BURMA is the story of a deeply flawed relationship between a father
and his three kids. Unlike most typical dysfunctional families, the
father in this story abandoned his grown children just months before
the death of his wife, inexplicably orphaning his two sons and
daughter at the most vulnerable time in their lives. Though Susan,
Christian, and Win went on to lead relatively normal, productive
lives, their emotional wounds are understandably still fresh,
particularly for the older siblings Susan and Christian.
In honor of their mother's dying wish, Susan hosts an annual reunion
dinner on their mom's birthday. When their dad shows up unannounced
on Christian's doorstep the night before the reunion, the troubled
middle sibling makes the reluctant decision to bring his estranged
father along for the ride. Christian has his own issues- a flailing
writing career as well as a growing dependency on cocaine. Though he
is by no means a full-fledged addict at this point, his drug use is
turning from mere recreation into a coping mechanism and distraction
from his work. This factor is not a plot device, but simply helps
illustrate the character's fragility.
When Christian arrives at his sister's house for the annual dinner,
Susan is obviously resistant to her father's presence, but she agrees
to let him stay. From there, the story unfolds as the siblings deal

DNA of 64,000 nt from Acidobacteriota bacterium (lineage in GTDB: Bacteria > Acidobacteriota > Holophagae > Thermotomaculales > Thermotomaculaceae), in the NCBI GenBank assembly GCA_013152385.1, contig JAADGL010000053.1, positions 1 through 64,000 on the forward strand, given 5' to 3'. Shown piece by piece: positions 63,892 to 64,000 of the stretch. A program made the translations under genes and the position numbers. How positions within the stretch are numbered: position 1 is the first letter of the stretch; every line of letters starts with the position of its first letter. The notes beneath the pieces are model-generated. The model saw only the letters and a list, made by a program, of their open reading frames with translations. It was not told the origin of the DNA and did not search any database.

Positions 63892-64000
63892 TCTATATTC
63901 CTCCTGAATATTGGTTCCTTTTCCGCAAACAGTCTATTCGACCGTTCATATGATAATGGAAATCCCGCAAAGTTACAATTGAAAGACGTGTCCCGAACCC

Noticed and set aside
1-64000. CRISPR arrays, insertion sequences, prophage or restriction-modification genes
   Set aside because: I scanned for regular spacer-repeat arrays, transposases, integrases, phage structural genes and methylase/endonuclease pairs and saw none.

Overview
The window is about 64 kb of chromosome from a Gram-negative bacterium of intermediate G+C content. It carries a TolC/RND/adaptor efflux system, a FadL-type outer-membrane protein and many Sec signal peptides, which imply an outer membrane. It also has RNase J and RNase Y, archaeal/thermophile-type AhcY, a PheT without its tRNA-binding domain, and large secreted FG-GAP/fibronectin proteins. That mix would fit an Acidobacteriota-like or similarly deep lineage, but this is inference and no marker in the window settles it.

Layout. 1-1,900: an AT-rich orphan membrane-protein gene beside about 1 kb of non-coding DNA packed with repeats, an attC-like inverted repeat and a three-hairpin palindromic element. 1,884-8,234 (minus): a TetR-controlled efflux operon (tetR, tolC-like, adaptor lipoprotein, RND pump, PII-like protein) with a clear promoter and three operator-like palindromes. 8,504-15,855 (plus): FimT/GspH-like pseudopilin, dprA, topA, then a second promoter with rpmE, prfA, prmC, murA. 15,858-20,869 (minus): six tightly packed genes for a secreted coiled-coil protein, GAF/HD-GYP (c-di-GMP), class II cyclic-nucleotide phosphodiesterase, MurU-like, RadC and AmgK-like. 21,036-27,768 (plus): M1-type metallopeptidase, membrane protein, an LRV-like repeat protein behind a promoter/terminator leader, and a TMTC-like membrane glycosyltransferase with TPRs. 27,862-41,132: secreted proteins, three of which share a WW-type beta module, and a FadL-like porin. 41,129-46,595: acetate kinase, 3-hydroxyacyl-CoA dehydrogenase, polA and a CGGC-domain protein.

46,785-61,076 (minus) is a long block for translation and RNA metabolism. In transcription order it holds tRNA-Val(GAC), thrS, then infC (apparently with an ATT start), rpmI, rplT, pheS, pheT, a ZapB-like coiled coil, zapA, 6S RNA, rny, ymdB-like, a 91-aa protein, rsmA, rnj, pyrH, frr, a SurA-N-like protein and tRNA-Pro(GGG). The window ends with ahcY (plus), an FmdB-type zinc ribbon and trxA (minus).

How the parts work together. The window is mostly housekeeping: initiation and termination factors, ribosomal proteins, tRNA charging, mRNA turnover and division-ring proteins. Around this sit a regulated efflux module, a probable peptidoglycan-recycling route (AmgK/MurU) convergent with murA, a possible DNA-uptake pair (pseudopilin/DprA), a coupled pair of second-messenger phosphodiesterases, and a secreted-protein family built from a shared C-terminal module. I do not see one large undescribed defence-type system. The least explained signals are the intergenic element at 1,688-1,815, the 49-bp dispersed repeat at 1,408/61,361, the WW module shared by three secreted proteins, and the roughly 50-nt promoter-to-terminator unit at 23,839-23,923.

with their dad on their individual terms and ultimately learn the real
answers to questions they gave up asking long ago.
Director/writer Carlos Puga does a really great job in his debut
feature navigating through a complex family drama. The difficult
emotions of each character are perfectly balanced by a fairly straight
forward style that doesn't bog down the narrative. Performances by
Gaby Hoffman, Dan Bittner, and Christopher Abbott as the siblings are
wonderfully understated and realistic. Abbott's Christian in
particular conveys an honest sense of resentment without an obvious
chip on his shoulder. Christopher McCann as the father, imbues his
character with a sort of worldly, road-weary wisdom that makes perfect
sense when revelations about the widower come to light.
BURMA is very well played all around. It is a very solid effort from
Puga, whose background in the documentary series True Life most
certainly taught him about maintaining a narrative around complex
BURMA is screening again at SXSW on 3/13 at 11:45 am at the Violet
Crown Theatre. I hope you get a chance to check it out!
- Rebecca Elliott